Just one point here - while I know most people want to get on the property ladder quickly before property gets even more expensive I don't accept that they should then be able to go off travelling (even given that travelling will usually broaden the mind etc. and in the long run potentially make such people capable of making an even bigger contribution in overall terms to this country. Now that could be an interesting topic to start!) the world and not accept the responsibility they have taken on. As you say ubiqitous, why stop them having fun before they settle down? I think the point to remember is that by buying a house settling down is effectively what they have chosen to do when they chose to take on the responsibility of a mortgage and owning a property. If they cannot afford to travel as well as accept the tax burden incurred by leaving their prinicipal residence in order to do so, then maybe they should travel first and then settle down. Actually if the property market weren't so mad in Ireland I'd be inclined to argue this point very strongly but I do understand the desire to get a place of your own as soon as possible before being entirely priced out of the market. I don't know all the ins and outs of the Taxes Consolidation Act or the Finance Act etc but as so-called "gap-year" travelling (I think rarely actually done by students anymore, usually people who have worked a few years) is now so commonplace perhaps we need to have a change in tax law to allow for that. (Okay, one point, but it was a long one in the end, sorry for rambling folks).ubiquitous said:Hi Marie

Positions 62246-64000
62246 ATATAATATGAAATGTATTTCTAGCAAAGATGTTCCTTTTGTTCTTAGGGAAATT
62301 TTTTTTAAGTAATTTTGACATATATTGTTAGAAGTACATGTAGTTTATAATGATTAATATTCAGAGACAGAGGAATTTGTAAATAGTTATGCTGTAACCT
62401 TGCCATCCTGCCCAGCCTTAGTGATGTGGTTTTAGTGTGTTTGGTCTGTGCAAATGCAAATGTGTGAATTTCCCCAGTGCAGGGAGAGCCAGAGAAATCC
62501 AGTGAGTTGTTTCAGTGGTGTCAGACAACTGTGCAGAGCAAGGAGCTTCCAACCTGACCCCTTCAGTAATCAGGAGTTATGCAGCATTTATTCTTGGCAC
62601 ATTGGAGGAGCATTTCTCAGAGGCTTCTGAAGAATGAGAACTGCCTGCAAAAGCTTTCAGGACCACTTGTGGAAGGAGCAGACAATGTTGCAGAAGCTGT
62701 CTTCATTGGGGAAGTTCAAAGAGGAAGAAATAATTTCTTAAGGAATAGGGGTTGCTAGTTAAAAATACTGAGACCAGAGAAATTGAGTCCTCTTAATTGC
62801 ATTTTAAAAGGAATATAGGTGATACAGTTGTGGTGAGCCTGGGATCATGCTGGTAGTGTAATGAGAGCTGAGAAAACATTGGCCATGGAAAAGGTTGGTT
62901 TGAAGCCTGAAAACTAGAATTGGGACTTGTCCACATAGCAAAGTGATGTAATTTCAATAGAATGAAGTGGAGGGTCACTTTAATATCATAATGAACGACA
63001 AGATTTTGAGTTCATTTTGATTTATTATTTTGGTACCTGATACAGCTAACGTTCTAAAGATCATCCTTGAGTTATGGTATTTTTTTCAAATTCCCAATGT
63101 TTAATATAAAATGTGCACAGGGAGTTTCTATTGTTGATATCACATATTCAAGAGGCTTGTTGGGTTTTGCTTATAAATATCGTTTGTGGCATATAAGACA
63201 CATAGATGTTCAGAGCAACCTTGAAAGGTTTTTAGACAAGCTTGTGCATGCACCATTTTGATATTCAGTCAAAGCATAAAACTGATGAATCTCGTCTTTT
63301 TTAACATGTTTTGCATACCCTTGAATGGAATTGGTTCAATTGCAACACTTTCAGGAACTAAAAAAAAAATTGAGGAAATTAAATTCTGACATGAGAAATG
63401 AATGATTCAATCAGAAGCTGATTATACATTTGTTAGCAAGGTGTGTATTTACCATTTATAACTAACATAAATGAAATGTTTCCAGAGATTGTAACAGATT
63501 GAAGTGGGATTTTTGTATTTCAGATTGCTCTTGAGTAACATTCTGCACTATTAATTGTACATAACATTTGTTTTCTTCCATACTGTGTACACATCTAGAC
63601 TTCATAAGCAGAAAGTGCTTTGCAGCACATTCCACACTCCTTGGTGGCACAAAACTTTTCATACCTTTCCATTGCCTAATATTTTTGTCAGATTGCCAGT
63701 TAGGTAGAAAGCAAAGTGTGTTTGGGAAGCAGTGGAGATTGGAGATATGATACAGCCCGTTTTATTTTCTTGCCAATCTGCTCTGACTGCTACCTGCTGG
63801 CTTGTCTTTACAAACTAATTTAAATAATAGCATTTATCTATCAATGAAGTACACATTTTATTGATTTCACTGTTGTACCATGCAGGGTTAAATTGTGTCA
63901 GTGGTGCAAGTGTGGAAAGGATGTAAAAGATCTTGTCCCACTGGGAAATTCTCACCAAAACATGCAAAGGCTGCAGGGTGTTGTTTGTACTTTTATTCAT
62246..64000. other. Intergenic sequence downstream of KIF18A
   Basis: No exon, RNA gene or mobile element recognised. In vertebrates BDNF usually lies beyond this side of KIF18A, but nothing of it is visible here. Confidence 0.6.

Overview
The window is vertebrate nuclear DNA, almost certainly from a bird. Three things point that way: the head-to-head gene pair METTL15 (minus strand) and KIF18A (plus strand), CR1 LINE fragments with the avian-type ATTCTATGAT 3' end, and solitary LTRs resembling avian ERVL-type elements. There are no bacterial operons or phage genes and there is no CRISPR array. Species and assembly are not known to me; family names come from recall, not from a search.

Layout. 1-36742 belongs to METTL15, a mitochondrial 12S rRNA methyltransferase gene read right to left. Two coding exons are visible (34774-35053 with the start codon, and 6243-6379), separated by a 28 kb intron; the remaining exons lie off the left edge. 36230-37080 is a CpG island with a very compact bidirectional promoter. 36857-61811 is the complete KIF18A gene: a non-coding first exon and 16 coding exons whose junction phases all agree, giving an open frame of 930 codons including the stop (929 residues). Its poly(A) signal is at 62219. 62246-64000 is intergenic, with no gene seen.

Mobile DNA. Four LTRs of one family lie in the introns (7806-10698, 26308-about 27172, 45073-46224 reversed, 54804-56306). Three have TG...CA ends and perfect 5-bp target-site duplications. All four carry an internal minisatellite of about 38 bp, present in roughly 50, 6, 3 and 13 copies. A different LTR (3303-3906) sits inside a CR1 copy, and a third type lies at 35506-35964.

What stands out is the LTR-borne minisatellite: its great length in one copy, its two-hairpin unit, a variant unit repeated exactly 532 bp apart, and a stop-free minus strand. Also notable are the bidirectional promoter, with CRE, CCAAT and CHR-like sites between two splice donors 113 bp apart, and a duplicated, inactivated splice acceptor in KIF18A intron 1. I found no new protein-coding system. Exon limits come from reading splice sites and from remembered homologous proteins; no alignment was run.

By the way, you cite the issue of social justice. Where is the social justice in a young person, who has been enterprising and self-reliant enough to buy their own property, being subjected to huge tax and stamp duty penalties for having the audacity to travel around the world for 6 months or so? Do you really think that the Dept of Finance would have framed the law in order to punish these youngsters in this way - effectively prohibiting them from seeing the world and having a bit of harmless fun before they settle down? Unless we are back in the era of John Charles McQuaid, I cannot imagine that they would have done so.
PS Disclaimer: I can not afford to buy any property, nor can I afford to travel anymore (all of this my own fault through really bad financial management) so it's possible I may be a teeny bit prejudiced in my view of people who are doing both